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Cohen warns on conflict between growth and values

March 2004

One of the leading pioneers of socially responsible business has warned other entrepreneurs not to imperil their companies’ values in the search for rapid growth.

Ben Cohen, joint founder of the Ben & Jerry’s ice cream chain, says that in his experience changing an ethical company’s ownership structure to raise money usually dilutes CSR measures in the end.

Cohen told a conference in France that he regretted issuing more shares to raise capital. He said rapid growth led to the arrival of managers with less sympathy for CSR. The company was eventually taken over by Unilever.

‘We ended up growing faster than we could bring up management from within, and that’s when we ran into problems. When you hire in people, the prevailing culture ends up trying to take over the unique culture you have inside.’

Other founders of CSR-orientated businesses told the Better World Forum they had encountered similar problems.

Francois Lemarchand, founder of Nature & Decouvertes, a 14-year-old socially responsible travel firm with €120million ($153m, £81m) annual turnover, said he had avoided rapid growth after seeing what had happened to other social entrepreneurs. ‘You are put under pressure to maximize profits to benefit shareholders who have values different from your managers,’ he said. With his wife, Lemarchand retains a 72 per cent stake in the company, which donates ten per cent of its profits to charity.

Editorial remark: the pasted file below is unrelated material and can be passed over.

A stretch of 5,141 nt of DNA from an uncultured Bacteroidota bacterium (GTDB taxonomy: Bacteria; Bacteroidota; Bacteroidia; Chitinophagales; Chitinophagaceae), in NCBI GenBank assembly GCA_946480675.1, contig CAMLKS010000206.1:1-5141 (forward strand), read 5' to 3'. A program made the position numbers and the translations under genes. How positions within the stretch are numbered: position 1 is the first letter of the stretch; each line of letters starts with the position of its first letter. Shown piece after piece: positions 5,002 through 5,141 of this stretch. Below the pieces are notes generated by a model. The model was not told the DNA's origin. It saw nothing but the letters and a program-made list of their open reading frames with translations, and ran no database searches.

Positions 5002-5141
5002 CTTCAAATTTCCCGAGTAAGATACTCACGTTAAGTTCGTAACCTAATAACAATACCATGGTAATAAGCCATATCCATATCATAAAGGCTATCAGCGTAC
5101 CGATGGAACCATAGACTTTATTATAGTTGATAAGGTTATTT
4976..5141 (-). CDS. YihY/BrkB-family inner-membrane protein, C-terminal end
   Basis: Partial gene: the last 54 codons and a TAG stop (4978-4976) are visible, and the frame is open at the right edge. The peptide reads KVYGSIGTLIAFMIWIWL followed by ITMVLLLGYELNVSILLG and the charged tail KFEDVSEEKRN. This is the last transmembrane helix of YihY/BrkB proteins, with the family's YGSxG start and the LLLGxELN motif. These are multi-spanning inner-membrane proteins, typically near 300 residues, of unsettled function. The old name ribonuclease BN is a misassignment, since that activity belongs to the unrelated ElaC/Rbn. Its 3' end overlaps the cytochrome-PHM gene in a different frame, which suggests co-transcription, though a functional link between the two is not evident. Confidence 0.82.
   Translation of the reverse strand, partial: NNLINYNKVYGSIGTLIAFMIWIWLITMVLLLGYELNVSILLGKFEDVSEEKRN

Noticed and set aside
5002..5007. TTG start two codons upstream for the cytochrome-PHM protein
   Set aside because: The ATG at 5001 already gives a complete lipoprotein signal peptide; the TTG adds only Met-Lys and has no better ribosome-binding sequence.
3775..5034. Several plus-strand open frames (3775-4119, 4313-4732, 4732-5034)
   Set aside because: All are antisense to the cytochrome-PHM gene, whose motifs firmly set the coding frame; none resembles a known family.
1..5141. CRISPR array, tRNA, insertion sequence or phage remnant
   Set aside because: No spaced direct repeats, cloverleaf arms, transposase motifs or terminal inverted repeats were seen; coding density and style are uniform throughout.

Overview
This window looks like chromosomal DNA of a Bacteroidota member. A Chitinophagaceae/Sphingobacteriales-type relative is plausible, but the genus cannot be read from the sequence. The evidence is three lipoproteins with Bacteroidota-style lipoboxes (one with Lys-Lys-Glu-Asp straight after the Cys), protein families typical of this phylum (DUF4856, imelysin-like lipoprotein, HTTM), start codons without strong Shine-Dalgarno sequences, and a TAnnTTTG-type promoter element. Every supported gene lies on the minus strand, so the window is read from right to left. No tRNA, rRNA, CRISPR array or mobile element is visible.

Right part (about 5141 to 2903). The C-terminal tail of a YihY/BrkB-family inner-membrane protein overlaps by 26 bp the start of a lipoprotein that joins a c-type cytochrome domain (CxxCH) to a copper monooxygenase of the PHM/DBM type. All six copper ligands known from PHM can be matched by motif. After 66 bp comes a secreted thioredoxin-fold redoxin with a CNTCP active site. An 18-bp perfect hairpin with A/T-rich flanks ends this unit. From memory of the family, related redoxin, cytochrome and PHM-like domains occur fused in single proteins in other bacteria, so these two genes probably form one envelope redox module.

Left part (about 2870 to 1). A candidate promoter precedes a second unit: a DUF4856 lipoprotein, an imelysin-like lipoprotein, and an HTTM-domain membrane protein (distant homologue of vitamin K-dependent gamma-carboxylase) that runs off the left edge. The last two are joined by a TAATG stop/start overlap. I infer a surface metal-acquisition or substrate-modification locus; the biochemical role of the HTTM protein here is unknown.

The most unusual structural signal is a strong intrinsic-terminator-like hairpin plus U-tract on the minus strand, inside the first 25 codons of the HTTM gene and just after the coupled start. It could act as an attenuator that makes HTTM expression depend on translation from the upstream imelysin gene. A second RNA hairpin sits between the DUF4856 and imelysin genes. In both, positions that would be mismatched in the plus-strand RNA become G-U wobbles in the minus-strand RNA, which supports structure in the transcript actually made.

Gary Hirschberg, founder of the US-based Stonyfield Farm, the world’s largest organic yoghurt business, also warned against going public, but said there were ways to attract investment that would not necessarily damage a company’s social mission.

In January, French food firm Danone increased its stake in Stonyfield to 80 per cent, but Hirschberg says he has retained decision-making autonomy. ‘There’s no reason the same model can’t work elsewhere’, Hirschberg said. It was for founders and managers to ensure the social mission survived ownership change. However, Cohen said it was easier for a business with an identifiable central mission – organic produce in Stonyfield’s case – to keep its values. ‘B & J’s mission was more about social justice and that’s virtually impossible to encode.’




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